Jodie, on the occasion of your surgery

I cannot begin to tell you how emotional it was when, as an infant, you were diagnosed with diabetes, and then the worst  brittle diabetes.  Your mom wept for days.  She wept sticking you repeatedly to find your blood sugar level.

I was in the hospital last week.  They pricked my fingers three times a day.  I used all my fingers on one hand.  Did you celebrate your 10,000th prick?

Then they told your parents your life expectancy was 12 years … possibly.  So we heard story after story in the night, in the morning, in the bathroom, in the bedroom when everyone in the family — including pets — took turns awaking for no particular reason (God must laugh when we say silly things); to walk in, check you, and find you had cratered.

Your family created a “new normal”.  Jodie cratered.  Jodie’s out cold — and we must calmly, intentionally work our way out of this.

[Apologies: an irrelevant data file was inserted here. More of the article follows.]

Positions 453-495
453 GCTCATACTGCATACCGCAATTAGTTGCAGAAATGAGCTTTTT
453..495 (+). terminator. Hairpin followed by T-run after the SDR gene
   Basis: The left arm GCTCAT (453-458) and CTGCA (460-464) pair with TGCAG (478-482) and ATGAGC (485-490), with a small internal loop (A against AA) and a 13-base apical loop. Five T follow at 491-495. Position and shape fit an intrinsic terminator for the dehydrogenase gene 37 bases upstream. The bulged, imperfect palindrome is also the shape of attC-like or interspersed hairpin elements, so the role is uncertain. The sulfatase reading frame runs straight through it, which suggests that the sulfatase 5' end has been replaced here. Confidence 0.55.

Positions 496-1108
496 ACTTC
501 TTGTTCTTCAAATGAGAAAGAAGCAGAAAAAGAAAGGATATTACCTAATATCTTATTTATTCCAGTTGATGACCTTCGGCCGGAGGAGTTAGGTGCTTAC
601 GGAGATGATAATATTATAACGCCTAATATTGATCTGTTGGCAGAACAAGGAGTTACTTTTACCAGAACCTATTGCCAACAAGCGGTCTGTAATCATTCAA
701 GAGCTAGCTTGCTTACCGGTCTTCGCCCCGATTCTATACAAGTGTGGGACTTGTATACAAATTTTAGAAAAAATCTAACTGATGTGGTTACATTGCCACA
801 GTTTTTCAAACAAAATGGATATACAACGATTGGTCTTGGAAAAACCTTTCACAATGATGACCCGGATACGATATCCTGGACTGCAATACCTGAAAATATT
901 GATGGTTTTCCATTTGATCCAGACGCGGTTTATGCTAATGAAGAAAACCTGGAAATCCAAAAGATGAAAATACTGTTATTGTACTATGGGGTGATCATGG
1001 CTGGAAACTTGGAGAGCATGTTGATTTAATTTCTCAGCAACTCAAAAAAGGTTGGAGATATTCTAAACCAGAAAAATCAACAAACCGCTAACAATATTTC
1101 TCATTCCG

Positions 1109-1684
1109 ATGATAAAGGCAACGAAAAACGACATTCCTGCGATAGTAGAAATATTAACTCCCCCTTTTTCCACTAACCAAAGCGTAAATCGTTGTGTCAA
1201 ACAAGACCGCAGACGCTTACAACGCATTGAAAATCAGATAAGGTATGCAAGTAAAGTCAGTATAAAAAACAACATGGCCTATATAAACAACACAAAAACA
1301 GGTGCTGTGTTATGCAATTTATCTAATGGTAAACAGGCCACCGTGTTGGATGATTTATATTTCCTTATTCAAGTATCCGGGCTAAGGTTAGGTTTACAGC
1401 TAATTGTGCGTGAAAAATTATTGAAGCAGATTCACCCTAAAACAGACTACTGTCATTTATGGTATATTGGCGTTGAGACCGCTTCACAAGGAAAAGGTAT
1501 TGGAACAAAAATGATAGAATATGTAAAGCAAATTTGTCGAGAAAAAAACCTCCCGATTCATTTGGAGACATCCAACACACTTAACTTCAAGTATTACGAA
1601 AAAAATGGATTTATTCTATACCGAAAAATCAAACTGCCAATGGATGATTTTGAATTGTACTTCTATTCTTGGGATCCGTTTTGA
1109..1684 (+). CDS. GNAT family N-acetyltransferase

This latest series of debilitating headaches, leading you through a new, bewildering forest of conflicting diagnoses, crashing and ascending hopes — has drained all of you.  Draining Jill and me ten hours away is a lot less than your mom and dad.  That draining, doesn’t even include the bills. . . .

So, next week you return to Houston, to Ben Taub where your grandfather loved his traning as a physician to remove your outsized pinneal gland.  Being twice as old as doctors said was even possible, helps me pray that you lick this thing and flourish.

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